MoleControl

How Do I Master Lawn Mole Control?

Are moles mangling your manicured lawn? According to Home Advisor, homeowners spend an average of $3,394 yearly on landscaping. One lone mole can undo months of labor and thousands of dollars of care lavished on your yard. Lawn mole control becomes a necessity, not an option. Why are moles so destructive, and how does a homeowner master lawn mole control?

Those Maddening Moles

Often assumed to be rodents, moles are actually insectivores and are related to shrews. They are solitary mammals that interact only to breed. Mole litters are born in March or early April, and usually consist of three to five young. (Here in St. Louis, we also have litters born in August.) Adult moles range from five to eight inches in length and have fur that is brown or dark gray. Their noses and tails are pink. While possessing no functioning eyes, moles are still sensitive to light. They are built to be digging machines: Their broad, shovel-shaped feet have five toes and sharp, thick claws, which make moles very efficient burrowers. Because of their underground seclusion (coming to the surface rarely, and usually by accident) they have few natural predators.

Moles eat from 70 to 100 percent of their weight every day. The enormous amount of energy expended in plowing through your soil necessitates a correspondingly large volume of food to supply that energy. Because of their food requirements, moles must cover a larger area than do most animals that live underground–and that larger area translates to more of your yard being destroyed!

Molehills and shallow tunnels are the ruinous results of moles taking up residence in your yard. Molehills are circular mounds of dirt which surround vertical shafts. Molehills usually have round ripple marks made by each new load of soil as it is pushed to the surface. Shallow tunnels create a convex surface that makes lawn mowing difficult. A single mole can dig up to 100 feet of tunnels a day. These raised-surface tunnels can cause brown lines in a lawn when grass roots are damaged by burrowing activity or by exposure to air. Seeing the large expanse of damage, it is logical to assume there is an army of moles destroying your yard. In actuality, three to five moles per acre is considered a high population for most areas. But even so small a number can be elusive deep beneath the surface of your lawn.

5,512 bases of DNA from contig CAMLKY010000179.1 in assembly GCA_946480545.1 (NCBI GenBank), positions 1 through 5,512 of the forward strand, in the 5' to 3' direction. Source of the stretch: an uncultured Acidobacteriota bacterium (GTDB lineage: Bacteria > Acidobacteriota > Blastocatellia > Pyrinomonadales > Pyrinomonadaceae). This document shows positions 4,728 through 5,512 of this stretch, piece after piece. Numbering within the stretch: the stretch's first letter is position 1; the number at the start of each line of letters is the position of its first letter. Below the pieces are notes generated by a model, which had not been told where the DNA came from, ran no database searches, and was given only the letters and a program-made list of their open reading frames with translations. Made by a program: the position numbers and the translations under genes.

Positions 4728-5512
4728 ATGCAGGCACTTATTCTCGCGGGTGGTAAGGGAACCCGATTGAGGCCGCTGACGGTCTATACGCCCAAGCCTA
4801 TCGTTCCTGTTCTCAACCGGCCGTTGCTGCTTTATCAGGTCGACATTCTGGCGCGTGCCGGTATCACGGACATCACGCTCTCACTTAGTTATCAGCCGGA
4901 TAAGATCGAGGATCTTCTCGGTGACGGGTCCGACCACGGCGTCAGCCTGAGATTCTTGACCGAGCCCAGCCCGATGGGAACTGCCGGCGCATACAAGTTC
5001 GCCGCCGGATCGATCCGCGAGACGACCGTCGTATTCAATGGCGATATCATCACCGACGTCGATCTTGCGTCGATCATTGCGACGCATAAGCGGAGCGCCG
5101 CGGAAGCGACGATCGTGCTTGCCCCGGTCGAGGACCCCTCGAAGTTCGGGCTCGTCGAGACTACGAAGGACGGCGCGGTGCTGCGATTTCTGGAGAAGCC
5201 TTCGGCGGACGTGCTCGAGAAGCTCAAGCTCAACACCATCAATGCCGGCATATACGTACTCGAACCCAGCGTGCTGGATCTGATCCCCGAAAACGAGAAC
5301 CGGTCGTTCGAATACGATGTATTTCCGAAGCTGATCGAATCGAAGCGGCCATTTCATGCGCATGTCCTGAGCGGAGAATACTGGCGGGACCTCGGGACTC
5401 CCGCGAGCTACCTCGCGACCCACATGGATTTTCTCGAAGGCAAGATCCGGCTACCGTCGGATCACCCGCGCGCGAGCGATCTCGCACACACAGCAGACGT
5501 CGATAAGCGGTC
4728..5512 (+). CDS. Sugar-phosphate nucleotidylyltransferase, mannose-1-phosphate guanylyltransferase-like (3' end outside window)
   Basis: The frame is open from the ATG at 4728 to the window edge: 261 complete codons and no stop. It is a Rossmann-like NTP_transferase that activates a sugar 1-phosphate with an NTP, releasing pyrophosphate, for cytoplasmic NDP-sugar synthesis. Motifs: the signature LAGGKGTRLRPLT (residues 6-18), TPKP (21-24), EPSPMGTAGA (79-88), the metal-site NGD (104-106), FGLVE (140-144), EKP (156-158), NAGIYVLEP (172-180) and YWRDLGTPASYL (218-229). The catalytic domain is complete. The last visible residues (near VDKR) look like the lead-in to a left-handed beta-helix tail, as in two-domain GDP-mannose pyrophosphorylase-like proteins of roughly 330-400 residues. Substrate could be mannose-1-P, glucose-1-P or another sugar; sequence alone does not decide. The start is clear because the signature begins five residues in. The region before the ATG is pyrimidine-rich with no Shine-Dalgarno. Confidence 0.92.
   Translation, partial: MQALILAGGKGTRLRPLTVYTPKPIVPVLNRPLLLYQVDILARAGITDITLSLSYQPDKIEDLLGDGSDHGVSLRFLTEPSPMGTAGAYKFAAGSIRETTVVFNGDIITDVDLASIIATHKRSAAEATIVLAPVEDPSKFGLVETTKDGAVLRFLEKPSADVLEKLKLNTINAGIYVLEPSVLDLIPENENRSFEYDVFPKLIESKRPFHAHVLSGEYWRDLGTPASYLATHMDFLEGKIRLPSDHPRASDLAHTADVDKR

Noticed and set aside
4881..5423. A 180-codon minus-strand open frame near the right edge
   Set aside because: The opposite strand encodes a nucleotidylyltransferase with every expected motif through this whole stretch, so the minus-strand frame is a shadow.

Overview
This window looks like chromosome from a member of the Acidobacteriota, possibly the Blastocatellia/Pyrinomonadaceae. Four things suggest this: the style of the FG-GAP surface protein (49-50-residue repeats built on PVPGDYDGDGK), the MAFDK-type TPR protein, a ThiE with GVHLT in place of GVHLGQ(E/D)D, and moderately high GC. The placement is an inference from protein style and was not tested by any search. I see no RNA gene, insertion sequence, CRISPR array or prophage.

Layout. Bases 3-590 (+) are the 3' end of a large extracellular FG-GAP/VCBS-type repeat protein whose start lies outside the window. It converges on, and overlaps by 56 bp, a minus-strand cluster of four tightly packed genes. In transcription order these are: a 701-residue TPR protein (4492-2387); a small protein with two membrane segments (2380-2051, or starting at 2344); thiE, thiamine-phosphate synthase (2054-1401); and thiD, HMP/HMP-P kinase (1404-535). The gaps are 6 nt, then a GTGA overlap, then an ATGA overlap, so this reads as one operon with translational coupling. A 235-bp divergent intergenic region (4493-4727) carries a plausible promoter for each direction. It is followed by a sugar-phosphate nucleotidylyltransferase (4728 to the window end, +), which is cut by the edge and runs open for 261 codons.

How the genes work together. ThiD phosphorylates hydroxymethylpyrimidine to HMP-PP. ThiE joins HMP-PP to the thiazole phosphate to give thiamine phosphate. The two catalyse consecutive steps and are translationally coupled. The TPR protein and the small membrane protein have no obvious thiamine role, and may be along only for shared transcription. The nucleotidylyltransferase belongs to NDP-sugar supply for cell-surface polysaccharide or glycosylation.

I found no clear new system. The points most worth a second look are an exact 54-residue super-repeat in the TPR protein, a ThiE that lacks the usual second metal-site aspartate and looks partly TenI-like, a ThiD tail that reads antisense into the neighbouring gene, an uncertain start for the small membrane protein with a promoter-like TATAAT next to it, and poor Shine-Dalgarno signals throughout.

Lawn Mole Control

According to Consumer Reports, trapping is the most successful method to rid your yard of moles. A trap gives you the peace of mind to confirm that each mole is gone. While different variations of traps do exist, the form that consistently yields the highest results is a spear trap. Spear traps are set on the freshest tunnels to increase the likelihood of a quick catch.

Some homeowners mistakenly believe that treating their grounds for grubs will drive away moles. Because grubs make up a very tiny percentage of a mole’s diet, treating for grubs will actually have no impact on the moles in your yard. They will still have plenty to eat.

The Holper Difference

Not every pest company gets to boast that they have “The Mole Hunter” as their president, but we do! Because of the expertise imparted to every technician by Jeff Holper, aka “The Mole Hunter,” your lawn will benefit as your moles are added to the more than 50,000 moles already caught by Holper’s Pest & Animal Solutions.

Lawn mole control is our specialty! No matter what type of pest turns up in your yard, from buzzing bees to wobbling woodchucks to malevolent moles, the professionals at Holper’s Pest & Animal Solutions have your lawn solutions! Call Holper’s at 314-732-1413 to set up your appointment today for lawn mole control!